William Nylander’s Hot Start Is Reshaping Contract Expectations & Futures Odds

Amidst all the storylines surrounding the Toronto Maple Leafs this year – as always, some good and some bad – there has been no star that has shined brighter than William Nylander. Entering the final year of what was once an extremely controversial six-year contract, the 27-year-old has had the best, most productive stretch of hockey of his career, and it’s starting to get a lot of notice – both from the hockey world and from the books.

The Streak

The most noticeable part of Nylander’s start to this season has been his point streak, which is marching toward historical territory. Nylander has picked up at least one point in all 17 of Toronto’s games to start 23/24, which is tied for the eighth-hottest start in that respect in league history. Another game would tie him for sixth, and one more would give him sole possession. Given that three of the streaks above him belong to Wayne Gretzky, that’s pretty good territory.

Gretzky’s best run, an insane 51-game streak that didn’t end until late January, is probably out of reach. The second best, set by Mats Sundin back when he was still in Quebec, would still be a tough achievement at 30 games. Dany Heatley’s 22, set in his first 22 games with the Senators in 2005/06, is the most reasonable and immediate target.

Across this streak, Nylander has put up 12 goals and 15 assists for 27 points, currently putting him two goals back of the goals lead and four points back in the Art Ross race. There have been some close calls along the way, including a secondary assist in the mid-third period against Los Angeles on Oct. 3, an overtime point against Tampa on Nov. 6, and of course, the takeover against Detroit on the 17th, which didn’t start until the third period. But he’s made it work, again and again and again.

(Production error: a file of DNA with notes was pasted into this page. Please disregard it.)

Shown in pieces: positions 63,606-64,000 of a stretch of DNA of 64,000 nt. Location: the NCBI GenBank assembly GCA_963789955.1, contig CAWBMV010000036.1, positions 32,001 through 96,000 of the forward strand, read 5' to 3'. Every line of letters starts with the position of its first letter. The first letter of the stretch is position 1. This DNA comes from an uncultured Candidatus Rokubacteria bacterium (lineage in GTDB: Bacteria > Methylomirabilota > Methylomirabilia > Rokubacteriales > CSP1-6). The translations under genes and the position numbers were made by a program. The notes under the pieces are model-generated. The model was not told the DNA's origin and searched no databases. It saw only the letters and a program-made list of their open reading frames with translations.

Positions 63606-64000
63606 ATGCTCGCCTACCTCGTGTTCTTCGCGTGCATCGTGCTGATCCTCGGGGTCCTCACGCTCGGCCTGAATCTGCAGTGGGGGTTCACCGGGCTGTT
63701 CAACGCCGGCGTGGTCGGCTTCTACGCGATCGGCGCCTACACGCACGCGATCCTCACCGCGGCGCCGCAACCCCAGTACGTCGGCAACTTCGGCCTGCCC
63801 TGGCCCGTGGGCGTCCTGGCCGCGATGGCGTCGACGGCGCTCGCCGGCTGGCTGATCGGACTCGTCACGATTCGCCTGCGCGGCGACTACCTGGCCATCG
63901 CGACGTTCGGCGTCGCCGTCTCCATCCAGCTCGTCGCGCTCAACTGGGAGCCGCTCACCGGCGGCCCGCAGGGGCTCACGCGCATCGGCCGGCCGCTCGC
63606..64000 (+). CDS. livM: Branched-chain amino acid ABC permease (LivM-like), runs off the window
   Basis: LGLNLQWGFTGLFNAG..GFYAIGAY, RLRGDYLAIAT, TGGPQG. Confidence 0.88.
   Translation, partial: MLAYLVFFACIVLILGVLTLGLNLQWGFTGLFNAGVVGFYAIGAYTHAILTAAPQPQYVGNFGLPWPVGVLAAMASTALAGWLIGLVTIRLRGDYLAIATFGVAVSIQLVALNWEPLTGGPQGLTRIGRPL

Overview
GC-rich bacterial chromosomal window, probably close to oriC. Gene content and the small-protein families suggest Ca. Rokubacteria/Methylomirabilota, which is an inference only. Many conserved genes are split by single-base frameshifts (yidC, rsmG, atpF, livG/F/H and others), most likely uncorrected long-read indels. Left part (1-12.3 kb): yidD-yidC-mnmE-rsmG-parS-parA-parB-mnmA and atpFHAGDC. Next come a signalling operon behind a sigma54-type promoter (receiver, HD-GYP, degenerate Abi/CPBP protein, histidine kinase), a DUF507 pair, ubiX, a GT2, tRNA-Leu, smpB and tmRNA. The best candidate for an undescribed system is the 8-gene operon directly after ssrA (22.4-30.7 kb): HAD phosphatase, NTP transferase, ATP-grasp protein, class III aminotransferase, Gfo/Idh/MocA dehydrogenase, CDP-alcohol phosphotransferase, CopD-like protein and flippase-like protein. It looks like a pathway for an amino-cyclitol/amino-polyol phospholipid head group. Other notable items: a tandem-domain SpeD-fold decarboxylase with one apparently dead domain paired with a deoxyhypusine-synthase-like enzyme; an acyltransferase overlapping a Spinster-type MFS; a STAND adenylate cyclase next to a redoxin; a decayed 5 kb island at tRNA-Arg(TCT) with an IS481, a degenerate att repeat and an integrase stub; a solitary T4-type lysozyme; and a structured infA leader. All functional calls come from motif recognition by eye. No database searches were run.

Trophy Watch

Because of all of this, Nylander has vaulted himself into several award conversations. Here’s where he was ranked by bet365 at the start of the season, and where he stands now.

Start of Season

Nov. 23
Hart Memorial Trophy (MVP)+25000+3300 (12th)
Rocket Richard Trophy (Most Goals)Not Shortlisted+4000 (10th)

Nylander has shot up the ranks in both MVP and Rocket Richard futures odds, going from extreme longshot to being right in the thick of two of the most revered races.

Beyond those, bet365 is offering a special promo surrounding the streak, and whether or not he can chain together another nine games. The good news here is that the promo started last week against the Red Wings, meaning that you can hop on now with seven to go, should you want to. This would get him ahead of Heatley and into the top five all-time for start-of-year point streaks and would put him one ahead of Mitch Marner for the longest point streak at any stage of the season in Leafs history.

Can He Keep It Up?

Obviously, the point streak itself will have an expiry date. Producing night-in, night-out in this league is difficult no matter who you are. Connor McDavid, the league’s undisputed best player today, has never gone longer than the same 17 games that Nylander is at now. Sidney Crosby peaked at 25 in his absolute most dominant stretch. Mario Lemieux only cracked 30 once, and for all of Gretzky’s dominance, those 30+ game streaks that dominate the top five all came before 1986. We’re probably not seeing Nylander chase 51, and every game he keeps on trucking is a bit of a blessing.

But what about the overall run? At this point, we’re about 20% into the season and the sum of this run has Nylander set up for several career highs. Having already set bets of 40 goals and 87 points last year, Nylander is now on pace for 57 goals and 130 points, respectively, over the course of 82 games.


Can he keep it up? Well, it’s complicated. Typically, the first step one would take to see if a leap like this is legitimate is to look at a player’s individual shooting percentage, and their PDO (on-ice shooting and save percentage). Nylander’s overall shooting percentage is up (15.6%) against his career average (12.5%), but not to a degree that would take you all the way aback. His on-ice shooting percentage is also at a career-high but is actually below average at 5-on-5 and his PDO, thanks to a low on-ice save percentage, is sitting quite low at 97.5% (presumably explaining why the sum of all of this is just a +2 rating).